Our summer holiday came early this year, the unconventional timing determined by the destination. India has been on our wish-list for a long time but unless you have a particular enthusiasm for apocalyptic monsoon rain, then two weeks in August – our usual escape slot – is out of the question.
The trip was another gem organised by tried and trusted adventure tour company Explore, who have yet to disappoint. The North India Explorer involved a very full-on 15-day itinerary starting in the capital Delhi and travelling to Udaipur, Pushkar, Jaipur, Agra, Varanasi and finally ending in Kolkata.
It was a lot to take in; we’ve been back almost a week and my head is still spinning somewhat from the experience. It’s a country like nowhere I’ve been before, throwing up a relentless succession of extreme and unfamiliar images, from the sublime to the downright surreal, with no pause to process what you’ve just seen before the next WTF tableau presents itself for your slack-jawed consideration. If you’re a remotely visual person, it’s an absolute blast.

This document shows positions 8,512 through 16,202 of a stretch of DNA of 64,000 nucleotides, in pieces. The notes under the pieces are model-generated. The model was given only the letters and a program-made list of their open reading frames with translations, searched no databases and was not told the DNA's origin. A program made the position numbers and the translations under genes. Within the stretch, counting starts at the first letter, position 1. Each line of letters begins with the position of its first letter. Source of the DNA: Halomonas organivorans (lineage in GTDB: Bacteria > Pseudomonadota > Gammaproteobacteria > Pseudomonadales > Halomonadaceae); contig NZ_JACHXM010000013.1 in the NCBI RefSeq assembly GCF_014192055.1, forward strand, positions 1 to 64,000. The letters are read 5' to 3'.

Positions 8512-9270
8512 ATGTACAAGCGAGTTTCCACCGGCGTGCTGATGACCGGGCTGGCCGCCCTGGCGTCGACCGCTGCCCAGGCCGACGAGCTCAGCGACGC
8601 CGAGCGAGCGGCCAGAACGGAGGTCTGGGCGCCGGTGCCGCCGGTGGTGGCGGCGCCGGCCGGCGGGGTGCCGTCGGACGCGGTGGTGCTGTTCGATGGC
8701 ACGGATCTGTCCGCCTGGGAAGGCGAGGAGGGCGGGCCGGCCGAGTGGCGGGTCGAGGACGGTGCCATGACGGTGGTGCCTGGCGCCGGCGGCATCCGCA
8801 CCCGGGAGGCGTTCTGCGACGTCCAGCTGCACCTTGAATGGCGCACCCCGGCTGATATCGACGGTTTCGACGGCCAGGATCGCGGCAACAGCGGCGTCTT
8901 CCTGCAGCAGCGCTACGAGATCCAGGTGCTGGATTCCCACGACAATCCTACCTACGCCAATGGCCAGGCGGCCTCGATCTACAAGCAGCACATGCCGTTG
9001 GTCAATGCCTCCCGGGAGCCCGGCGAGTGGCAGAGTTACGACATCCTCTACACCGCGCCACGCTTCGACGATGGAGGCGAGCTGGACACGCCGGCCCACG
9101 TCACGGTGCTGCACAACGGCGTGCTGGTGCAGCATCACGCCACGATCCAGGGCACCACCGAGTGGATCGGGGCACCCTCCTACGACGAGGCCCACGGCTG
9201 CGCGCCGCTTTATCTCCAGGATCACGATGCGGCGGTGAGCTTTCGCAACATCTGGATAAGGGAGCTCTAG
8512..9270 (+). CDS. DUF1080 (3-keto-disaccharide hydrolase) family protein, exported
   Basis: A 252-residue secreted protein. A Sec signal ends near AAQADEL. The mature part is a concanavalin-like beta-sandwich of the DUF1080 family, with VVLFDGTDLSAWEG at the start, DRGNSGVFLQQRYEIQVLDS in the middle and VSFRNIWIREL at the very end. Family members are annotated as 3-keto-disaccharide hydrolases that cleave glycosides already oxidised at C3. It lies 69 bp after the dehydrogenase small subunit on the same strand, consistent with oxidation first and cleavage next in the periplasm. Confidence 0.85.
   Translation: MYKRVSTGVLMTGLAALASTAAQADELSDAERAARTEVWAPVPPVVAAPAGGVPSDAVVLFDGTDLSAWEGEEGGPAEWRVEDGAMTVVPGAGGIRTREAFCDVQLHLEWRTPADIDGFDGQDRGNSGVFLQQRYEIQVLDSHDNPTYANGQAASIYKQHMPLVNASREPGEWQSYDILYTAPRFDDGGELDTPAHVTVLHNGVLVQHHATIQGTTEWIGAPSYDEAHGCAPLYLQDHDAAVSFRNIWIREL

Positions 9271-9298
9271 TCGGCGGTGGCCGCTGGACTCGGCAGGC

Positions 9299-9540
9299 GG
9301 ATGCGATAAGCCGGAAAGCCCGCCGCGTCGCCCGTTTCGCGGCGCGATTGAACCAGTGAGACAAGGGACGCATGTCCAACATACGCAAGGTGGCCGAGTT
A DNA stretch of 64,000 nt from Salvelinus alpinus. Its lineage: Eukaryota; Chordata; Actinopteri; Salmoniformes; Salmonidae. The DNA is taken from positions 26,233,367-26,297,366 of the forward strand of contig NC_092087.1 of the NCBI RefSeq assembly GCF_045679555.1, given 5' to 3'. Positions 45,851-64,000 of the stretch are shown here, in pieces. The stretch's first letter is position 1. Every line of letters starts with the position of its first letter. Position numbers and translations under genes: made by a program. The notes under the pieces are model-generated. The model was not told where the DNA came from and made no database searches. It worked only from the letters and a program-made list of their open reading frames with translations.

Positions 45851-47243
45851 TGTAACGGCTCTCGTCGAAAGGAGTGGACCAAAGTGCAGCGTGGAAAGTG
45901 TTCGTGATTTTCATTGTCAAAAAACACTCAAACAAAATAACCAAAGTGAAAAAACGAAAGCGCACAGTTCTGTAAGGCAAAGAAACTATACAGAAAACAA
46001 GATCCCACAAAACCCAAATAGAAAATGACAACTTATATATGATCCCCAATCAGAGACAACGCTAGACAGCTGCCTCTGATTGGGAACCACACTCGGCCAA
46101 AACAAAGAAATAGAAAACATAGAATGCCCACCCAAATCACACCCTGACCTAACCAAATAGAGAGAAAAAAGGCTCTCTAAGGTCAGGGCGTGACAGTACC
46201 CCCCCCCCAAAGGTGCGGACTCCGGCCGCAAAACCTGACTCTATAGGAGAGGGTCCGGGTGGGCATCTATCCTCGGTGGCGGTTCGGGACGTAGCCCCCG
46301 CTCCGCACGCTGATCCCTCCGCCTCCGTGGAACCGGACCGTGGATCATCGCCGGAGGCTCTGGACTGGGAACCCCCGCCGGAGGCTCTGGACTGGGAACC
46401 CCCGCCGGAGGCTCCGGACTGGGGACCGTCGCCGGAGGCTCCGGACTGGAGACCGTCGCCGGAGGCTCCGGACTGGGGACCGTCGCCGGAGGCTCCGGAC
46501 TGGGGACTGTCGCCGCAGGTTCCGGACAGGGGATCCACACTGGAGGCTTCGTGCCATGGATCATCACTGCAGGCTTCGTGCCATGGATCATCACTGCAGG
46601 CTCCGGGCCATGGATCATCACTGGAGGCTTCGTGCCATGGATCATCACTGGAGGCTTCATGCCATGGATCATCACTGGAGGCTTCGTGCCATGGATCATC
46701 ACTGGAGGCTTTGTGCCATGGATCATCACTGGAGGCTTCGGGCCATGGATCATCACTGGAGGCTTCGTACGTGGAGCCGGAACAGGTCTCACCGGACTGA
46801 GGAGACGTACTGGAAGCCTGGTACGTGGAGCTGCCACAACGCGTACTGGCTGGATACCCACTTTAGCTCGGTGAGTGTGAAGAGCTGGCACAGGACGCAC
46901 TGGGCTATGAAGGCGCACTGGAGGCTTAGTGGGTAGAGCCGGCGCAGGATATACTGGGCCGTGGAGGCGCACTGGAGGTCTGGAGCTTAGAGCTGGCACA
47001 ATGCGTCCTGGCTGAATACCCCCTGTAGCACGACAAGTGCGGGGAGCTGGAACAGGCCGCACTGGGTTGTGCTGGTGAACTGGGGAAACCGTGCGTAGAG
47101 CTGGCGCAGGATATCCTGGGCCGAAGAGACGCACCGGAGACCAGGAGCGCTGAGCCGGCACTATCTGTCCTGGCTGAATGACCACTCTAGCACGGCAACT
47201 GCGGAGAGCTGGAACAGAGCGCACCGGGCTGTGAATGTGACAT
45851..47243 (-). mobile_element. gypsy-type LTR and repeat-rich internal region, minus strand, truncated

Needles to say, India is a snapper’s wet dream and I came back with my memory cards stuffed. I’m still editing the results and could be at it for some time yet. As ever though, I also packed my sketchbook – a fresh Moleskine no less – and whipped it out whenever there was an opportunity.
The pace of the tour was such that there simply wasn’t time at most of the sites we visited to sit down and draw. However the trip did, by its nature, involve a lot of travelling – by train (including three sleeper trains, an experience in itself!), bus and boat – and it was during these stages that I would attempt to capture whatever was in front of me. Unsurprisingly, this consisted mostly of my fellow travellers killing time with books or mobile phones. Also, Indian roads being what they are, the sketches were often made in conditions more akin to a roller coaster ride than the zen-like serenity of the art studio. No matter – for all their jerky imperfections and repetitive subject matter, the following sketchbook entries still evoke the exact conditions and environment in which they were made, and with a Proustian vividness that a split-second photographic snap of the same subject could never aspire to.
The occasional odd gaps on the pages are where I’ve deleted diary notes – you really don’t want to be burdened with those – and the flat tone was added in Photoshop after scanning. There’s also one easy-to-spot iPhone finger-drawing included and you can, as always, click on any individual page to enlarge.